Vitrectomy Surgery

Vitrectomy is surgery to remove the vitreous humor from the eye. It is a general term for a group of operations accomplished in the deeper part of the eye, all of which involve removing some or all of the vitreous humor — the eye's clear internal jelly. Retina Consultants of Orange County routinely performs vitrectomy surgery to restore the vision of patients. This routine procedure is safe and effective, providing solution to several common vision problems.

Vitrectomy Surgery Q & A

What is the vitreous?

The center of the eye is made up of a clear, gel-like substance known as the vitreous. The vitreous helps the eye maintain its shape. The gel contains thousands of fibers that attach to the retina.

What is vitrectomy surgery?

Vitrectomy surgery involves removing the vitreous and replacing it with saline, gas, or silicone oil. To do this, doctors use small instruments to cut and remove the vitreous while viewing the eye under an operating microscope. This is a procedure that's been done for around 40 years. It's considered quite routine and is performed nearly every day at Retina Consultants of Orange County. Vitrectomy is performed under IV sedation for most patients. The eye's numbed before the procedure to keep the patient comfortable, and then it's held open using an eyelid speculum. After dilating the eye, the surgeon will enter through a safe part of the white of the eye, using a surgical microscope to guide the procedure and remove the vitreous. Then the eye is filled with saline, a gas bubble, or silicone oil. Over time after the procedure, the eye will fill the space with natural fluid, gradually replacing the oil, gas, or saline.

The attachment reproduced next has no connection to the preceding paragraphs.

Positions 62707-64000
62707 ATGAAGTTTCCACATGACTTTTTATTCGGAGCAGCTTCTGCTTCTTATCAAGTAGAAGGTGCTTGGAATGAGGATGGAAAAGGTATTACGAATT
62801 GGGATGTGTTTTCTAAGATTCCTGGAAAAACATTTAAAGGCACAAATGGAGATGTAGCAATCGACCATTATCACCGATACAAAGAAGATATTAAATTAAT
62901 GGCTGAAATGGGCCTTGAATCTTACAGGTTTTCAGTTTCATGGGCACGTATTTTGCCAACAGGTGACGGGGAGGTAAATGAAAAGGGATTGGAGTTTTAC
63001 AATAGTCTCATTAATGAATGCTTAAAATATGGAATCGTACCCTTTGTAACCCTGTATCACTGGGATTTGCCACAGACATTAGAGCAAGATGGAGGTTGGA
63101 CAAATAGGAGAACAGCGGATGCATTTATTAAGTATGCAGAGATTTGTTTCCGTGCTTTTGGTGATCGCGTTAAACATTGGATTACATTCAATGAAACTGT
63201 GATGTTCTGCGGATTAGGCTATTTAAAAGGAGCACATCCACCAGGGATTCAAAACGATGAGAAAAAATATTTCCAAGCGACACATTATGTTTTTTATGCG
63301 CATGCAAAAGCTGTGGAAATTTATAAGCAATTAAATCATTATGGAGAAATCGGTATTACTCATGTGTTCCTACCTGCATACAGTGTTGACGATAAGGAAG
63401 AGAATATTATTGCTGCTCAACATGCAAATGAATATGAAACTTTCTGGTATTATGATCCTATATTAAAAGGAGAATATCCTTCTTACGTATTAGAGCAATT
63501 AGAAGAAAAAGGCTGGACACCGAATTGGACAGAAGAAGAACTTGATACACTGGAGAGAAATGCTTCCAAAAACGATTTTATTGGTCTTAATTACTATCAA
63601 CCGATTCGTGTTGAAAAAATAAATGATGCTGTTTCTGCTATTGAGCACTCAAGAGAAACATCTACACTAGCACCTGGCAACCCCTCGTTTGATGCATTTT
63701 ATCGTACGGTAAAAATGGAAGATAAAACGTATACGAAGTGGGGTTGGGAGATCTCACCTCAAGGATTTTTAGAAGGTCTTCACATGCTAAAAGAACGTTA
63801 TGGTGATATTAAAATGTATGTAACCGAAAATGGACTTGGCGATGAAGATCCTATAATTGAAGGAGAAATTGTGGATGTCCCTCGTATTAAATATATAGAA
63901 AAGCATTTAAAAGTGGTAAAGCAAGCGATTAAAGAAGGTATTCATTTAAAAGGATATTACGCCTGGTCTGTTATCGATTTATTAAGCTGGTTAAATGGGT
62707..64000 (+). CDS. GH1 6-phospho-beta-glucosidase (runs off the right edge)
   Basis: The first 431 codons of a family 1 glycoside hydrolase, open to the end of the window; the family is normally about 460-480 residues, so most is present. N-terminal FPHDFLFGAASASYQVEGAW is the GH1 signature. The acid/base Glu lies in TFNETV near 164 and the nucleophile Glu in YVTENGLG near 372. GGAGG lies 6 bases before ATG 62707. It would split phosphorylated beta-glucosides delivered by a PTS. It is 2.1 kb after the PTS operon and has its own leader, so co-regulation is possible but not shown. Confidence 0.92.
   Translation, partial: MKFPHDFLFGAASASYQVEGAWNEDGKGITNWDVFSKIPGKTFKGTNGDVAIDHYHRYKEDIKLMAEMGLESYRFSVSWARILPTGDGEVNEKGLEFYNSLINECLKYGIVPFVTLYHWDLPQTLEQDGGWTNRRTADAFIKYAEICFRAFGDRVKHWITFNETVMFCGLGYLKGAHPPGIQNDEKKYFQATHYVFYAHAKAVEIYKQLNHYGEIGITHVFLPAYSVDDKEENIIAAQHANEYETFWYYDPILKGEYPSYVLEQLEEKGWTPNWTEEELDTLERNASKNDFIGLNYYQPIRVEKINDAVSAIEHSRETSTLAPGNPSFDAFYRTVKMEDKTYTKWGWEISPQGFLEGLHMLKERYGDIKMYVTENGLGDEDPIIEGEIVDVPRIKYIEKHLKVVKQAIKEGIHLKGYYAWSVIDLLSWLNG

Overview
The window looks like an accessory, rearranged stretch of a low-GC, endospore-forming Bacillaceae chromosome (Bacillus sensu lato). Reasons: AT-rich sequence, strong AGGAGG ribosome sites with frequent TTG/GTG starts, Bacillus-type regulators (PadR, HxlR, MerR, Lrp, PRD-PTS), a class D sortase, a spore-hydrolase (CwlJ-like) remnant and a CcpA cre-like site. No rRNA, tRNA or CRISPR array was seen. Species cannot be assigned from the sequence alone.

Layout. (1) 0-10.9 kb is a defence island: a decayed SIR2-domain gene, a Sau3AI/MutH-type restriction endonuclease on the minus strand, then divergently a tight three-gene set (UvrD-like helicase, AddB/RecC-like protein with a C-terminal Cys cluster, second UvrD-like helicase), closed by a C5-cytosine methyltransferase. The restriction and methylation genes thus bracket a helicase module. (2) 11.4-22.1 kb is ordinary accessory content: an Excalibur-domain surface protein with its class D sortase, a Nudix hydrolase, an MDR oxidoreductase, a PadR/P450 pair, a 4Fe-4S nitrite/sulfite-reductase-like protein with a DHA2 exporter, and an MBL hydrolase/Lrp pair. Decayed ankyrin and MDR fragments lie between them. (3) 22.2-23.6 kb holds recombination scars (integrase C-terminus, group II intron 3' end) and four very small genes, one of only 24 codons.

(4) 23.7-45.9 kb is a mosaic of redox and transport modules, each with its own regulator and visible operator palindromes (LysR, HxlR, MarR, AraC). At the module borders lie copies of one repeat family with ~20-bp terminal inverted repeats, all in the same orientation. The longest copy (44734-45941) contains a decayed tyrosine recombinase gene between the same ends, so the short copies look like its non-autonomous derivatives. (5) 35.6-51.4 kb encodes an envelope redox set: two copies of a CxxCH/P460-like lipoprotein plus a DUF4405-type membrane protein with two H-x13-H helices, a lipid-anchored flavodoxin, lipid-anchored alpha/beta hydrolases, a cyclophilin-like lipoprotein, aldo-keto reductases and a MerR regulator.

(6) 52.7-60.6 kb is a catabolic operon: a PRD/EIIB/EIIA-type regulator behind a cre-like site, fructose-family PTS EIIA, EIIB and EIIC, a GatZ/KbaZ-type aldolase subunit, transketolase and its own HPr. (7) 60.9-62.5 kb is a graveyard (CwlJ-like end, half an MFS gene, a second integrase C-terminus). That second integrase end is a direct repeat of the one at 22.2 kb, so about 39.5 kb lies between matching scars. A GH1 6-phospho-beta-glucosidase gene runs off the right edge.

When is vitrectomy necessary?

Vitrectomy is used to treat a number of conditions. It's commonly used when the vitreous become clouded, due to conditions like bleeding, trauma, or diabetes. It's also necessary when the vitreous causes additional problems like retinal tears, macular holes, or macular puckers. These conditions develop when the vitreous fibers pull too hard on the retina and cause damage.

Is vitrectomy safe?

Vitrectomy is a safe and proven surgical treatment for a number of eye conditions. Like all surgeries, it does carry some risk, including the risk of infection, bleeding, eye pressure problems, cataracts, loss of vision, or retinal detachment. However, these complications are rare.

What follow up is needed after vitrectomy?

The doctors at Retina Consultants of Orange County will follow up with patients to ensure the eye is functioning properly after vitrectomy. For patients who have a gas bubble or silicone oil, staying in a facedown position for a period of time may be necessary. The procedure is typically an outpatient procedure, and patients leave the same day with their eye patched and shielded while it heals. Maintaining head and eye positioning after this surgery is essential to success. Patients won't be able to raise their heads for several days or weeks after surgery. For more information about the restrictions after surgery, contact the Retinal Consultants of Orange County.